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Assessment of Dispute Between Georgia & Creek Indians

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Source Name Image(s)
CollectionMassachusetts Historical Society: John Adams Papers view image
Document Information
Date August 11, 1796
Author Name James McHenry (primary) Location: War Office
Recipient Name George Washington (primary)
Summary Weighs the arguments of those who believe that the serious situation on the Georgia border could escalate into war, and believe that either further negotiations or a show of strength via reinforcements are necessary to avert one. Suggests a section to be added to an anticipated letter to the governor of Georgia which attempts to reassure the Georgians who have been frustrated in their attempts to purchase land from the Creek Indian nation, and now doubt the national government's backing. Hopes that such a communication would soothe feelings, delay any conflict, and give time for U.S. troops to be assembled there, thereby showing that the executive is prepared to back a state's claims with the might of the national army.
Document Format Letterbook
Document Notes [not available]
Content Notes [not available]
Related Persons/Groups George Washington; James McHenry; Secretary of War; President of the United States; Hendricks; Clymer; Glymer; Governor of Georgia; Commissioners; Commissioners of Georgia; Commissioners of the United States; Indians; Creek Nation; Lieutenant Colonel Gaither; Creek; ;
Related Places War Office; frontiers; Georgia; ;
Keywords negotiation; prevent war; augmentation of the regular force; preservation of peace; hostility; regulations; confidence; purchase; land; transactions; conduct; change of mind; sale; violent proceedings; military force; settlement; draft of the letter; draught of the letter; ;
Key Phrases [not available]

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Copies of Letters from the Secretary of War to the President of the United States War Office 11 August 1796
I received the enclosed letter from Mr. Floendsicks on the 9th and that from Mr. Clymer on the 6th instant.
One of these Gentlemen you will perceive thinks another negociation indispensable to prevent war, the other, that an augmentation of the regular force is absolutely necessary to the preservation of peace. Both of course meet in the opinion that there is serious ground to apprehend hostility on the frontiers of Georgia unless measures are adopted to prevent it.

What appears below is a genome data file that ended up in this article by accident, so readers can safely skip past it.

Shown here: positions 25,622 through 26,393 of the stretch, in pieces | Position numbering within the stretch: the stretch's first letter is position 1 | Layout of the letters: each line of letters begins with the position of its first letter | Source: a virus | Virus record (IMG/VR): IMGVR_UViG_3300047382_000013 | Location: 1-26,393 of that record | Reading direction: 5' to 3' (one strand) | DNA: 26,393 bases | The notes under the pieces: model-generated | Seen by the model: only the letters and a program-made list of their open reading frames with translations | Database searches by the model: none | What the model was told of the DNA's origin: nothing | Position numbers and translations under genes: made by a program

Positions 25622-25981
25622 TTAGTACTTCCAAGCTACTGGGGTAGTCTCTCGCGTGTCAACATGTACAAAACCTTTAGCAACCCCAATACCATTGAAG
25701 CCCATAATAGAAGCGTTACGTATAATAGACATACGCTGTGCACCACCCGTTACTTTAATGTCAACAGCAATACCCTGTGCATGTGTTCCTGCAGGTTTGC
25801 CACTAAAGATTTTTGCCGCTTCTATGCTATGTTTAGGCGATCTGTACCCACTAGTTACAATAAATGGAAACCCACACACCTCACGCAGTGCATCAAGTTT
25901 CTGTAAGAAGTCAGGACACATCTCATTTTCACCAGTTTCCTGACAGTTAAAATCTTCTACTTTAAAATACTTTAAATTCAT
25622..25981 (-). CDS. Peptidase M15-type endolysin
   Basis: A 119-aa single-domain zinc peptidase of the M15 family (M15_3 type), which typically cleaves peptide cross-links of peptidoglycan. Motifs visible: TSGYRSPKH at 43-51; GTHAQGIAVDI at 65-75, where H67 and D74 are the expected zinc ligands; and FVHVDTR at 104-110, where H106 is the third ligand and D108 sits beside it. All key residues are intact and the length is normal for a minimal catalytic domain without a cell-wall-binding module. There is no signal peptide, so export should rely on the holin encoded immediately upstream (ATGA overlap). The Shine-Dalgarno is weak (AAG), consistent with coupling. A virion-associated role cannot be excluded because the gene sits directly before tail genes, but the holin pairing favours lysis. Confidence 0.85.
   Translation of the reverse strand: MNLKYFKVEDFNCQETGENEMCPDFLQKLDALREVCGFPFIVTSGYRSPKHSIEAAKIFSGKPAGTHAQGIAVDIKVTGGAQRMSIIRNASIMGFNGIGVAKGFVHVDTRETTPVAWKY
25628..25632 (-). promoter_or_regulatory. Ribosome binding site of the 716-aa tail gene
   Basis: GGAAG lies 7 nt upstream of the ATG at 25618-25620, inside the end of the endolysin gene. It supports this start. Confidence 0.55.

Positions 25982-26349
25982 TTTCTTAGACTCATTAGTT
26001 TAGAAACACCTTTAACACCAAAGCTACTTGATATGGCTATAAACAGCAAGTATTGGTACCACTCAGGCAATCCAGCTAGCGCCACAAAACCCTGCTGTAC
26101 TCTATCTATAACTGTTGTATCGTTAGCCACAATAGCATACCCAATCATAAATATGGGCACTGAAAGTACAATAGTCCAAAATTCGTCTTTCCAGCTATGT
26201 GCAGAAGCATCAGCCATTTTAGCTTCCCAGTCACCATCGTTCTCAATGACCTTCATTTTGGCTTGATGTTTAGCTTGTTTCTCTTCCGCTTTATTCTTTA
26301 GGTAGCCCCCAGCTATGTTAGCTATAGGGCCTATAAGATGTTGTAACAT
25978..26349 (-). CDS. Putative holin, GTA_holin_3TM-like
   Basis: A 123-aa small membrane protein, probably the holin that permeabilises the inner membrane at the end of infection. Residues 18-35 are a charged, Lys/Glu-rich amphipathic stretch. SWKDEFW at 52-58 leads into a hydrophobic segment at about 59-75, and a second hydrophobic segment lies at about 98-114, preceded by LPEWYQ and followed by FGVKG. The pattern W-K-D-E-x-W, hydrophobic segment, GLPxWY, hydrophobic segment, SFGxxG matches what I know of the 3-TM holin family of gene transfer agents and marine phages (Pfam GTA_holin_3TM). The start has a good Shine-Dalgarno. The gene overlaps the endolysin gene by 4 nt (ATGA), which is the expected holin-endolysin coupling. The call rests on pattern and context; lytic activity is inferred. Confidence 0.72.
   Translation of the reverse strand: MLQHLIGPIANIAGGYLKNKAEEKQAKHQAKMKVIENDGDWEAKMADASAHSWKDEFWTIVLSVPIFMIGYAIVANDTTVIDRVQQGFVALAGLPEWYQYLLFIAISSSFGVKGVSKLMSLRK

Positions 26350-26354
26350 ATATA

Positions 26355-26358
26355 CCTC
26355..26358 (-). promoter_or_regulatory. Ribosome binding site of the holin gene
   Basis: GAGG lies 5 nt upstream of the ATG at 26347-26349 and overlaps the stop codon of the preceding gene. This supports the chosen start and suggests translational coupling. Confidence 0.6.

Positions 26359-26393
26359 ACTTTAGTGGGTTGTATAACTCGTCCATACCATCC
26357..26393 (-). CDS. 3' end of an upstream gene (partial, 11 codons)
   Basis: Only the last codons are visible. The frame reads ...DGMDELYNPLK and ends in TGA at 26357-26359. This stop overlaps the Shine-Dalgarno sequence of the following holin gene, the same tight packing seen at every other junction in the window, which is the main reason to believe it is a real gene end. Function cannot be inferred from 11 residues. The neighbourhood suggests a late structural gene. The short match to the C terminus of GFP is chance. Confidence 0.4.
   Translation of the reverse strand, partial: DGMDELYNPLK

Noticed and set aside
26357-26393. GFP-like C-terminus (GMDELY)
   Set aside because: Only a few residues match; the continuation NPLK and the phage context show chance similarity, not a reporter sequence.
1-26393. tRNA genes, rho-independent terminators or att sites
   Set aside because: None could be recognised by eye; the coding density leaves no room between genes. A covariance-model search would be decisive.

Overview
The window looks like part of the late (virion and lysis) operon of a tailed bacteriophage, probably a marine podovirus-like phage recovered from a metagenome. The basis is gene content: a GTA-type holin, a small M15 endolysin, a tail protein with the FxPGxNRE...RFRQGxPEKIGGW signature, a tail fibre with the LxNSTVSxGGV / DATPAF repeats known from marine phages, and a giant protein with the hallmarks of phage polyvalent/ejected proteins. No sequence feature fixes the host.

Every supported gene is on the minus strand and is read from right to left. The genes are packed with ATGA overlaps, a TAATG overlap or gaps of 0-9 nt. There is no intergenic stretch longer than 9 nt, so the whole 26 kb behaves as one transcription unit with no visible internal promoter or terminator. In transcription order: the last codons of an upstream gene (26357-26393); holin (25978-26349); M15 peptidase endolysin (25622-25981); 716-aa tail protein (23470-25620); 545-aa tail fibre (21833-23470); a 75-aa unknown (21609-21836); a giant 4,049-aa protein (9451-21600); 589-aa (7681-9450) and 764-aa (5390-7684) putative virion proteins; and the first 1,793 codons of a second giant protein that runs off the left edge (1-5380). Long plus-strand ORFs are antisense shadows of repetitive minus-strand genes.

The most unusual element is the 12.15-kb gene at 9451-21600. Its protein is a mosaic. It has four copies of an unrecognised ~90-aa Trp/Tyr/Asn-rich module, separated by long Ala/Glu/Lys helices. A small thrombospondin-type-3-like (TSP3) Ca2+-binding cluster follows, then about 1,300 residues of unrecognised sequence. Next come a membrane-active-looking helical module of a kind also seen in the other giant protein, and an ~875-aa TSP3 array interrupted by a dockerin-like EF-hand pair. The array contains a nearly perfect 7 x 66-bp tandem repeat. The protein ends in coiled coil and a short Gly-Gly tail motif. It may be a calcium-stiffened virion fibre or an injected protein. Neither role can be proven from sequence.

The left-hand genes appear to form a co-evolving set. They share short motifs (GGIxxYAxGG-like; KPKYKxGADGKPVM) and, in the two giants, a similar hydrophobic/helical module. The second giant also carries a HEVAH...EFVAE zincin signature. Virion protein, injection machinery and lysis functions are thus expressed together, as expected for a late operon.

Such being the aspect of things in that quarter, I would submit for your consideration whether it might not be expedient in and of the military dispositions contemplated to incorporate into the letter proposed to be written to the Governor of Georgia sentiments to the following import.
"That the President has read the protest of the Commissioners on the part of Georgia against the proceedings of the Commissioners of the United States, that he laments that regulations calculated to preserve confidence in the Indians in the fairness of the intentions of Government should havewnn a different aspect to those Gentlemen; that from the sincerity which he used in communicating to thes Indians the desire of the State of Georgia to make a purchase from them of certain described land and the instructions which he gave to the Commissioners of the United States to facilitate and obtain it; and from the view which he has taken of the transaction at the meeting as connected with that object, he cannot ascribe the refusal of the Indians to sell to those regulations or the Conduct of the Commissioners, but to the predetermination in the Creek Nation not to dispass of their lands. That as a further proof of the President's intentions and in order to remove.
remove every doubt on the subject, he will have ascertained in the most unequivocal manner whether a change of mind has taken place in the nations respecting a sale and the terms upon which they will sell; that should the enquiry turn out favorable he will cheerfully consent to the opening of another negociation.
I would hope from such a communication 1st that it would have a tendency to allay the agitation, which the unpresentations of the State Commissioners may have excited and perhaps avist violet proceedings. 2. That it would afford time to Government (should it suspend dangerous projects only) to arrange the military force in such a manner as to render all attempts at settlement regalory. And 3. that it would show that the Executive is disposed to obtain the land in question for the State and preserve peace to the frontiers.
With the greatest respect I am [undecipherable] James M. Henry
P.S. Since writing the foregoing I have received your two letters of the 8 inss. I shall pay particular attention to their contents. I now enclose you the draught of the letter to the Governor of Georgia modelled agreeable to the proceding questions. If it is approved of I should be glad to have it returned by the next post for immediate transmission. It is understood that the instructions to Lieut. Col. Gaither will accord with it.
With respect to the enquiry it proposes. That can be made by the person who shall be appointed to explain certain things to the Creeks in their nation which they required and which the Commissioners have consented should be given.